Good news for private practice physicians

Here are three positive developments for private practice physicians:

Higher pay compared to employed physicians 

Though physicians have seen pay cuts over the years, private practice physicians still earn big.  

According to Medscape's "Physician Compensation Report 2024," self-employed physicians earn about $391,000 annually compared to employed physicians, who earn $353,000. Single-specialty, solo practice and multispecialty groups are the highest-earning physician employment settings, according to Doximity's 2023 Physician Compensation Report

Additionally, private practice physicians can earn big in ancillary revenue. 

"Ancillary service revenue can reflect up to 50% to 60% of a private practicing physician's income, which, unfortunately, short of gain-sharing opportunities or partial ASC ownership, is usually unavailable in large healthcare system-employed practice situations," Jack Bert, MD, orthopedic surgeon at Woodbury (Minn.) Bone & Joint, told Becker's.

Practice autonomy 

Private practice physicians have more autonomy in the way they practice compared to their employed counterparts, getting to control the day-to-day functions of their practices.

"It is a lot more about compliance in the corporate world. In a private practice, you're focused on being nimble and making decisions every day," Michael Gross, MD, an orthopedic surgeon based in Hackensack, N.J., told Becker's. "You can look at things and say, 'We can do this better, why don't we do it this way.' You're constantly striving to be better and to be more excellent. The corporate world looks at it like, 'We're doing this pretty good, Let's not mess with it. It's good enough.' And people are more worried about even voicing an opinion in the corporate world. Everybody's always looking over their shoulder."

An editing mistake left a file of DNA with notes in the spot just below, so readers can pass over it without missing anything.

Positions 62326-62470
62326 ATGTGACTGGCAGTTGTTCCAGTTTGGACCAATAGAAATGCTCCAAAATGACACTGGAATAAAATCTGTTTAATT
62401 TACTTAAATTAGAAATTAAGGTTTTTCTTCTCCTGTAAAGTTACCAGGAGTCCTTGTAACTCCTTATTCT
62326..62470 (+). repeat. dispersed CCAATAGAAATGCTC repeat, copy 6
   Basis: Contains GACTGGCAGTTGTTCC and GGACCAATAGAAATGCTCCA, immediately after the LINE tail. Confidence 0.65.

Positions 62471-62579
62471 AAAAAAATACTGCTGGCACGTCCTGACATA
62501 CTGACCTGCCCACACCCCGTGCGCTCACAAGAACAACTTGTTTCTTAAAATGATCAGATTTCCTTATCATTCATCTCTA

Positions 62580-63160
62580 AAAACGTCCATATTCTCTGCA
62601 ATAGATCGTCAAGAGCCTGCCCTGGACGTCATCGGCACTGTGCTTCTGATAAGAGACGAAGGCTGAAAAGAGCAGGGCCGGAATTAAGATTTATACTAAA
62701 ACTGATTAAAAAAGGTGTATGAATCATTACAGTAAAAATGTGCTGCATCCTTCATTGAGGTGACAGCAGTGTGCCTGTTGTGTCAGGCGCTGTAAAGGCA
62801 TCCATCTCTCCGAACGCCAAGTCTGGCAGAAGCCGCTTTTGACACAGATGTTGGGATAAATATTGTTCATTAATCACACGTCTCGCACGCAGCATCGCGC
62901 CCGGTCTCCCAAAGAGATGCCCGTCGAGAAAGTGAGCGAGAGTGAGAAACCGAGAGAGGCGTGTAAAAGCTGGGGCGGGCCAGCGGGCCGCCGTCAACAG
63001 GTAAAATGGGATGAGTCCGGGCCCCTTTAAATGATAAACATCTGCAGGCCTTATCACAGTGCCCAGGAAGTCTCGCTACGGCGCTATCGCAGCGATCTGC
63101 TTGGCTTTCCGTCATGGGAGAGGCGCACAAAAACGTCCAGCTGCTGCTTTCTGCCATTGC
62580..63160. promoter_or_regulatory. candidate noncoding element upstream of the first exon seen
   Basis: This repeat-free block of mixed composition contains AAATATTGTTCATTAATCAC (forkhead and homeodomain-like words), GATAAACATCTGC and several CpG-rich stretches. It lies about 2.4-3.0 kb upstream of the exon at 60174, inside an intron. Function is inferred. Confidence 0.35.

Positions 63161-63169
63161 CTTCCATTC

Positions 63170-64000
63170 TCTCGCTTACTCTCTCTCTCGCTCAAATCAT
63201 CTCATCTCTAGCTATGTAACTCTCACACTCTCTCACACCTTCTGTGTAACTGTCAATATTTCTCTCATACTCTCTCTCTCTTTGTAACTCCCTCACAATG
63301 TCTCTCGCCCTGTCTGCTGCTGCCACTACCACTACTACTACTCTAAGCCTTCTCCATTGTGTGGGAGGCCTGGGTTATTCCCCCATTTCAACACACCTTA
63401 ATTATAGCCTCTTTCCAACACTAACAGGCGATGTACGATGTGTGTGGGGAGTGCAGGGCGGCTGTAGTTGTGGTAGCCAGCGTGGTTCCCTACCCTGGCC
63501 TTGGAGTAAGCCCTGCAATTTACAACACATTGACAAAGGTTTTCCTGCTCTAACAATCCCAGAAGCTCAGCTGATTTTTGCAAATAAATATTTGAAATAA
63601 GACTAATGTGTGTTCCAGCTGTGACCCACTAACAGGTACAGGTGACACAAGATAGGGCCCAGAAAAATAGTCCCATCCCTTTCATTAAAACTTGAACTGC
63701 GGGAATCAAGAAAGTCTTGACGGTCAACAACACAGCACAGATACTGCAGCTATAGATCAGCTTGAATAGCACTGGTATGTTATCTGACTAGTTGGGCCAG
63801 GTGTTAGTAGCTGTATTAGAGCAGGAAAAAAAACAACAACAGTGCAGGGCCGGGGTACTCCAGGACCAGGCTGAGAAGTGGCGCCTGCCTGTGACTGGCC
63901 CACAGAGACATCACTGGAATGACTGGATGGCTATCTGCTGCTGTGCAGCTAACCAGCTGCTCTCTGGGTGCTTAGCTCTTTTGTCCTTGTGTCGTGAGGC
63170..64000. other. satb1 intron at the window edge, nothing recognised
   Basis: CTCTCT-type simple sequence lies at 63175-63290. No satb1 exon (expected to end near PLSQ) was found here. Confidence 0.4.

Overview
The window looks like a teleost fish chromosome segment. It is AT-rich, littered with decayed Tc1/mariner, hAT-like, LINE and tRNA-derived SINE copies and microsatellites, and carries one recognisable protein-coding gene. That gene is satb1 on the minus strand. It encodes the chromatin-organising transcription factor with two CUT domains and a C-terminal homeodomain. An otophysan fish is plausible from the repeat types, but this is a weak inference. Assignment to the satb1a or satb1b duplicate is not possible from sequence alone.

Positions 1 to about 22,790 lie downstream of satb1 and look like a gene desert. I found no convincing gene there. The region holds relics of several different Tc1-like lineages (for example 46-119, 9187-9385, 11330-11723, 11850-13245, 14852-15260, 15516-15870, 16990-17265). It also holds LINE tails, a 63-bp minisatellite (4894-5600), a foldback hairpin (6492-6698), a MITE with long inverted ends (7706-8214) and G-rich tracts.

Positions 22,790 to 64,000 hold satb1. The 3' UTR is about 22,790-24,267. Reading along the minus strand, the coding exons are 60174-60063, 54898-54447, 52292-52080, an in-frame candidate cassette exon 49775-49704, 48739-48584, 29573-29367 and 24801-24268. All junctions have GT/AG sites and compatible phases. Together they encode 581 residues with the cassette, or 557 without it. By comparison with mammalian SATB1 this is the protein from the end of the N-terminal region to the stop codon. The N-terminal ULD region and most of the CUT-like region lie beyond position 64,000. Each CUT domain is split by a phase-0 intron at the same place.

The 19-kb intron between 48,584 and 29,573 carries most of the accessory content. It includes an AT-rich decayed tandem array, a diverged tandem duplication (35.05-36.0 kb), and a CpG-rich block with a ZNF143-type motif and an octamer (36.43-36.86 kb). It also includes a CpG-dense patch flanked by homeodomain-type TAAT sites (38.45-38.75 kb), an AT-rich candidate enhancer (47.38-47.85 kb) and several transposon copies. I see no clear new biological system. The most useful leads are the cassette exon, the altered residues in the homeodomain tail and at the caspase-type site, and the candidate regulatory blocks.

Contract autonomy 

Private practice physicians are also afforded contract autonomy with payers and don't have to worry about employment stipulations such as noncompetes. . 
"Private practice physicians have more power in healthcare than their employed counterparts," Vladimir Sinkov, MD, a surgeon at Las Vegas-based Sinkov Spine, told Becker's. "Private practice physicians at least have some control over what insurance contracts they sign, where they practice, which hospitals they chose to go to operate or admit patients and what schedule they have. Employed physicians frequently relinquish those decisions to their administrators."

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